Photo by Rob Brewer
-More than one of them cried out in pain, “This is impossible, my brain hurts!”-
Write what you know.
Really? Do I have to?
It’s because of these four, seemingly innocuous words that people like me spend hours staring at the damn cursor on the soul-suckingly blank screen. How often have you shied away from writing something you’re interested in because you simply do not feel that you know enough? Tech specs, genre specifics, races, clichés, real names of types of laser beams…
I didn’t grow up reading Science Fiction. I was a slow reader and the true fascination for me was fantasy, but I could only swallow about a book a year. So when, for the first time, I sat down to try my sonic-galacto-pen at Sci-Fi, I was stumped and all I could hear, bleeding through my brain in a repetitive, tin-robotic drawl, was “you don’t know anything about science fiction, so you can’t write it.”
“…though we often soliloquize about writing being a solitary existence with coveted ideas held closer to the chest than Bluebeard’s key to his chamber of torture and death, writing should never be a purely individual undertaking.”
While wrapping up a perfectly productive Friday, I led my students through a discussion of Charlie Fish’s fabulously wicked short story, “Death by Scrabble.” We were exploring conflict, its relation to tight plot development and the vicious need for stake raising in fiction of all kinds, not just those stories teeming with vampires. I was just about to close the conversation when one of my students raised his hand and pointed out a connection in the story that I, after four years and twenty four class periods of teaching it, had never recognized. It was subtle, it was pivotal, it was brilliant, and I had become too familiar with the overall story, and the story’s punch line, to see it.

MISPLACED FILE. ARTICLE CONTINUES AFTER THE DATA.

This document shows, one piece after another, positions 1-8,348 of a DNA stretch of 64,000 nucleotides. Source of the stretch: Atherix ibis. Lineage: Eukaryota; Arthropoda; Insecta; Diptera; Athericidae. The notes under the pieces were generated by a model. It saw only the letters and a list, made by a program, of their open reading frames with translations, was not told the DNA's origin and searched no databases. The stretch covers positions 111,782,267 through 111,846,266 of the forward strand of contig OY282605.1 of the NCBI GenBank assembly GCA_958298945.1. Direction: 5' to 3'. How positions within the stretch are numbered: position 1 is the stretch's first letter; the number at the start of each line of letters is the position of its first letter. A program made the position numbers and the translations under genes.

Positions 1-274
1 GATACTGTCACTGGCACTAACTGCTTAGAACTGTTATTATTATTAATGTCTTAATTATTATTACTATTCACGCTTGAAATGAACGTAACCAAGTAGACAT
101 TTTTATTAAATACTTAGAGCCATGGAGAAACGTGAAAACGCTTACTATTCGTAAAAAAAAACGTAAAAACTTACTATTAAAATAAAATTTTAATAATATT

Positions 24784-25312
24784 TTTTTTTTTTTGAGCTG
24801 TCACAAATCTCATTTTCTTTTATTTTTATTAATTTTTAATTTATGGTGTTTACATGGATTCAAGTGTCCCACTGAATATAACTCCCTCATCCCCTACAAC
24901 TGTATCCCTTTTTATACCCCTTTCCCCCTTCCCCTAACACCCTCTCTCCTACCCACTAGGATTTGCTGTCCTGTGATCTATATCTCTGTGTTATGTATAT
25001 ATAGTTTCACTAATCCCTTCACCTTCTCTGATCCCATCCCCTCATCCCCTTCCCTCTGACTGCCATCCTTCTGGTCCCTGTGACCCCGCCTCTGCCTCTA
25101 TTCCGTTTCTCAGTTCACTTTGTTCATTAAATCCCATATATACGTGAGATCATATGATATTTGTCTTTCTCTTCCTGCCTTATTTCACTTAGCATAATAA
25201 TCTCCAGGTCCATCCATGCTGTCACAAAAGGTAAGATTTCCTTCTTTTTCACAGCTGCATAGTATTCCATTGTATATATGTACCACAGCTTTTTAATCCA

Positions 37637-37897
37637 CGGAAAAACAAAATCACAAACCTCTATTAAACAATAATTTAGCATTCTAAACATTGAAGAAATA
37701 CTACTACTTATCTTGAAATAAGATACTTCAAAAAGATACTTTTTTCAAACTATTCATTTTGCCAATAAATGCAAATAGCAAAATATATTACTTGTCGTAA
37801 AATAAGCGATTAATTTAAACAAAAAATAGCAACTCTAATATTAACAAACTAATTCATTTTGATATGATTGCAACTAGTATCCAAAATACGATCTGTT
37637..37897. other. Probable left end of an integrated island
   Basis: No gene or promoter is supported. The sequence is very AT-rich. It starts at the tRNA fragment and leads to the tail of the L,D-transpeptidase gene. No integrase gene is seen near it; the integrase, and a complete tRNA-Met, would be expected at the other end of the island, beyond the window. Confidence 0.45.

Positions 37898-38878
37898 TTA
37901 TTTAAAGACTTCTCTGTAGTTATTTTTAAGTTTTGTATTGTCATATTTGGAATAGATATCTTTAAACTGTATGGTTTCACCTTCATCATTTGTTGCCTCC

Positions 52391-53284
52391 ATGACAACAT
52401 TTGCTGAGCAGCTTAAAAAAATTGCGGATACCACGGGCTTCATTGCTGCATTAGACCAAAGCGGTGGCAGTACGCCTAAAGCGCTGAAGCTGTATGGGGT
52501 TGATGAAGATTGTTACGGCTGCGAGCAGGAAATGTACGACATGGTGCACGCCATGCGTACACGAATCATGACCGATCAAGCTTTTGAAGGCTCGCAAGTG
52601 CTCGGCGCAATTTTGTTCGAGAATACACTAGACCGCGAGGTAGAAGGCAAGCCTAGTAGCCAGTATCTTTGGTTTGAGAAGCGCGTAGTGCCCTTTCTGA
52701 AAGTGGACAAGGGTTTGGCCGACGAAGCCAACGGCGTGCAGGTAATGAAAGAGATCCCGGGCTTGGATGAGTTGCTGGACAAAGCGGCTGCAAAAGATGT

It is entirely possible to get too close to things: the novel you’ve been writing for ten years, the short story that you’ve rewritten over and over a thousand times that still just doesn’t seem quite right, a lion at the zoo…
“You can’t wait for inspiration. You have to go after it with a club.” -Jack London
When attending a writers’ workshop or presentation, I always cringe when the QA session begins. Inevitably, some fresh young writer will stand up and ask The Question: Where do you get your ideas?
This may be a shock, but writers get their ideas the same way everyone else does… by having a pulse. You can’t go through life without having “ideas.” So the question isn’t “Where do you get your ideas”, but rather… (more…)
The Roundtable Podcast is a writer’s podcast.
Now, there are a LOT of outstanding writer’s podcasts out there. Heck, we at RTP listen to a bunch of them and you’ll find links to many more here on the site.
We’re going to focus on a very specific aspect of the writing process… the ideas. (more…)